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You have to feel this record - 97%

kluseba, October 7th, 2011

I stumbled over this band by pure lucky coincidence. I decided to try out their albums and got stuck on this one which seems to be by far their best one at first sight. "Of Sculptured Ivy And Stone Flowers" offers an epic mixture of doom, gothic and death metal. This record is one of their calmest ones though and features folk melodies, floating progressive passages and relaxing female vocals. The band reminds a little bit of Katatonia or Opeth but is even more atmospheric and gripping and beats these big names easily. They also remind me a little bit of some of my favourite bands like The Old Dead Tree or even The Vision Bleak that released their groundbreaking records after this one though. From this point of view, this album seems to be an inspiring milestone and is one of the best and earliest records of its genre.

It's useless to point any song out here even though they are quite diversified from acoustic folk lullabies over female gothic tales to doom death metal hammers. This album has a brilliant conceptual flow from the beginning to the end and a very hypnotizing feeling that drowns you into a dark, calm and majestic atmosphere. The record is very addicting and each time I listen to this record I could still continue to appreciate this kind of music for hours. The nature and season topic is very well translated to an authentic musical context and this is a perfect record for grey autumn afternoons or cold winter mornings.

Musically, there is not a bad word to say about this intense record. Maybe there is a truly catchy potential hit single missing as well as an outstanding and essential epic but these songs on here are all equally great. Even the bonus tracks of the remastered versions are essential and sound completely different from the original songs while they still fit to the magic atmosphere of the record and add something new, fresh and even essential to the original product which proves that this album is absolutely brilliant but not yet pure perfection.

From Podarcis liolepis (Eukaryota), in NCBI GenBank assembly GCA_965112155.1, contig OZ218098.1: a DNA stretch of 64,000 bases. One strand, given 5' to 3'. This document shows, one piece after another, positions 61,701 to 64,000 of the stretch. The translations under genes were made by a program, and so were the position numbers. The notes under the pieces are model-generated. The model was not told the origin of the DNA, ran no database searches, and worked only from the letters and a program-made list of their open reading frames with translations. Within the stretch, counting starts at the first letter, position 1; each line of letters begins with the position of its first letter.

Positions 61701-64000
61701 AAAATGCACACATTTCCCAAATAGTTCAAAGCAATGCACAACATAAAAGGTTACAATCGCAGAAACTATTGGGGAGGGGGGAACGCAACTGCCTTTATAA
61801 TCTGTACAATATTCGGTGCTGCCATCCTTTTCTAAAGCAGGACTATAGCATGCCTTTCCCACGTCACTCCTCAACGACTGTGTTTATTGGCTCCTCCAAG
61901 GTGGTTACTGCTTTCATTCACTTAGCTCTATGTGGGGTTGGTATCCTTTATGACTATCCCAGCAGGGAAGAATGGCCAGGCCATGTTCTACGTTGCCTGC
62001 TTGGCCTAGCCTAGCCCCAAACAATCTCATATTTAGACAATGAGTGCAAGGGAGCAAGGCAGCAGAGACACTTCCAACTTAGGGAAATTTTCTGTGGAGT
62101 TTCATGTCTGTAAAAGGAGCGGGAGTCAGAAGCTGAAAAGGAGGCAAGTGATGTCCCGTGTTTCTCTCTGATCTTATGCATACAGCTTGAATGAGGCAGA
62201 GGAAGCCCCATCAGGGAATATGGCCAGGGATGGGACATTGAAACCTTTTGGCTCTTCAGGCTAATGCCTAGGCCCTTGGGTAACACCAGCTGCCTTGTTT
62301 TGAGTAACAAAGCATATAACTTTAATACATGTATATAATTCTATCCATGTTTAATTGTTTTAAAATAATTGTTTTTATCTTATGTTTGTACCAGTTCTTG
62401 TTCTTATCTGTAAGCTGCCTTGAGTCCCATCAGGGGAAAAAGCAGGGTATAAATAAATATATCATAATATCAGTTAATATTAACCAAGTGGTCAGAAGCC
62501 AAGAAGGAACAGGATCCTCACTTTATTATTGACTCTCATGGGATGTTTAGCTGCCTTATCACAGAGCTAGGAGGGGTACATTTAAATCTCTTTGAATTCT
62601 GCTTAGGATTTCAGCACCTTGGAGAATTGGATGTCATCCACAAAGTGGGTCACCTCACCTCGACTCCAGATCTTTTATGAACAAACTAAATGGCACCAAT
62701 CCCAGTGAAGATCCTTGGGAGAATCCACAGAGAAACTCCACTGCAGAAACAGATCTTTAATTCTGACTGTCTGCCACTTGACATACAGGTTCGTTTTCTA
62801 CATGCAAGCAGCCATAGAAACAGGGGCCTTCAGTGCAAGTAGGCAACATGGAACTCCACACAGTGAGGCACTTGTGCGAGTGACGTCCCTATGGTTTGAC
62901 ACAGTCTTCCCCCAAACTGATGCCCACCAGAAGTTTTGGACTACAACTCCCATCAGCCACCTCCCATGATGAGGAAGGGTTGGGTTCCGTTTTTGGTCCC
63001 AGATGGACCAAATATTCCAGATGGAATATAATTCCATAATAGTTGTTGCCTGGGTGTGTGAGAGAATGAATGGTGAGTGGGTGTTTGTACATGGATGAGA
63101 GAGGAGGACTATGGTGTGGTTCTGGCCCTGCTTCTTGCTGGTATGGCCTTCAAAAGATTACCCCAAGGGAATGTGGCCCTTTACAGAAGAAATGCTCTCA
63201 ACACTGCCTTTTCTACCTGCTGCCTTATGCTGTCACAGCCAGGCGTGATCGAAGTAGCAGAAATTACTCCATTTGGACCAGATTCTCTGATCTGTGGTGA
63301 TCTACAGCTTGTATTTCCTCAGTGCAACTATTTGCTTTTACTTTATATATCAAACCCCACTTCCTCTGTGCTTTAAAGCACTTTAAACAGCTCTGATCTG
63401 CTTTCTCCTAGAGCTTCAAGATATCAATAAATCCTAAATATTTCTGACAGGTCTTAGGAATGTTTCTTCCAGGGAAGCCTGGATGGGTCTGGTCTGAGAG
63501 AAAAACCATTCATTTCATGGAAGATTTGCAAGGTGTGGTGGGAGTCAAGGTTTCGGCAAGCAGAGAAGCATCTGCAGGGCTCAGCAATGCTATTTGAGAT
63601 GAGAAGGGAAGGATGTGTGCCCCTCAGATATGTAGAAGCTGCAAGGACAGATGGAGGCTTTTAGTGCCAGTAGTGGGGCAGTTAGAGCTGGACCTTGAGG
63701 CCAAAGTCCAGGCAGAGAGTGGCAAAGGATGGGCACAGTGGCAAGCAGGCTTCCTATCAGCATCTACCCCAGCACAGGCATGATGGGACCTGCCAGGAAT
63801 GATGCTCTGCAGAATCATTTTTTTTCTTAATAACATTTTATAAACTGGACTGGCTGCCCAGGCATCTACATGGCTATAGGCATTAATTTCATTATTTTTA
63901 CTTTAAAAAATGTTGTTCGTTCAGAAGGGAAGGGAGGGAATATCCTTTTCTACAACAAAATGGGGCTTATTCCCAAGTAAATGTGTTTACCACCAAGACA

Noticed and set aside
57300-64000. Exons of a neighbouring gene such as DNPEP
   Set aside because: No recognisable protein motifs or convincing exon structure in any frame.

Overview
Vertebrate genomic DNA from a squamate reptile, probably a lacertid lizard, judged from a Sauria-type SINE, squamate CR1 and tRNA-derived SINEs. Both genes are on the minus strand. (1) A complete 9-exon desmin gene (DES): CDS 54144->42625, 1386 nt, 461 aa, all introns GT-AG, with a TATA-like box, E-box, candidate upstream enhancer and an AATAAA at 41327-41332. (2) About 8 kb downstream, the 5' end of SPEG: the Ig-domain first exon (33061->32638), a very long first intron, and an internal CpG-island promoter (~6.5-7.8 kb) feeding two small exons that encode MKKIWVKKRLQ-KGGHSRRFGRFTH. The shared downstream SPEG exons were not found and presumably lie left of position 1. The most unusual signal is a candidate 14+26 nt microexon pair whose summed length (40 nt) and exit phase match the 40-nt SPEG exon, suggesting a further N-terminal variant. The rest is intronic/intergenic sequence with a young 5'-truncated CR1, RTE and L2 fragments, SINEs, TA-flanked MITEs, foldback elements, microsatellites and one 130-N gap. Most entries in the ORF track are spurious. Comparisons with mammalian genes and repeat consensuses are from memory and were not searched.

Nevertheless, this album is a definite must have in the collection of any fan of dark atmospheric metal music, no matter if you prefer gothic, doom or black metal. This album is quite complete and still sounds perfectly coherent and logical. The best thing is that it grows on you the more you listen to it. You have to be in a certain melancholic and relaxing mood to fully enjoy this record but if you are you really can feel this album. This is a rare value and a pretty precious one. This album creates feelings and images in your mind. It has a lot of power, especially in its introspective moments. Novembers Doom surely are one of my greatest discoveries from the last months and this proves me that the world of metal music still has a lot to offer to me as this record heads straight into my all time top twenty. Be sure to check this one out, the good critics aren't wrong this time and the little underground hype is completely justified.

Wonderous from start to finish! - 100%

grimdoom, July 22nd, 2007

Majestic, wondrous & thought provoking are the main words that come to mind when listening to this, the sophomore release from Chicago IL’s amazing Novembers Doom.

This album starts out at a ponderous pace then grabs the listener and doesn’t let go until it’s over. The production is sound, the music is perfect and the songs are some of the best the band has ever made; they take the listener through a beautiful and bleak place that is simply breath taking to behold.

The guitars are heavy and wander seamlessly through long drawn out passages, sprinkling various amounts of melody & 70’s Metal/Rock in all while the bass does an amazingly understated job of keeping the drums in line. The drums are incredibly creative and have a tendency to never stagnate.

It’s hard to imagine or think of a Doomdeath band throwing a 70’s Rock influence into their sound without using the phrase ‘Death ‘n’ Roll’ or Sabbath clone, but they manage. This music is indescribably moody & epic all while maintaining an undeniable heaviness that coexists with an obscene (and keen for that matter) sense of melodic song writing that is so far removed from the aforementioned possible tags its surreal.

This is the album where ND developed their trademark sound; it also showcases Eric Burnleys’ amazing song writing ability. The songs are only strengthened by Paul Kuhrs’ genius lyrics and outstanding vocals (that are so underrated it’s sickening!). This album sounds like it came from Europe, when it actually came from the windy city; that being said, they sound like NO ONE aside from themselves.

Over all, this is a MUST have for any serious Doomster as it shows ND coming into their own. They have this intriguing ability to not sound like anyone else (even to this day). The songs on average are slow to moderately slow and they even throw a nod to Black Sabbath towards the end of the album (hear “Forever with Unopened Eye”). The only thing that could be considered bad is the album does drag towards the last two songs, but even they rock!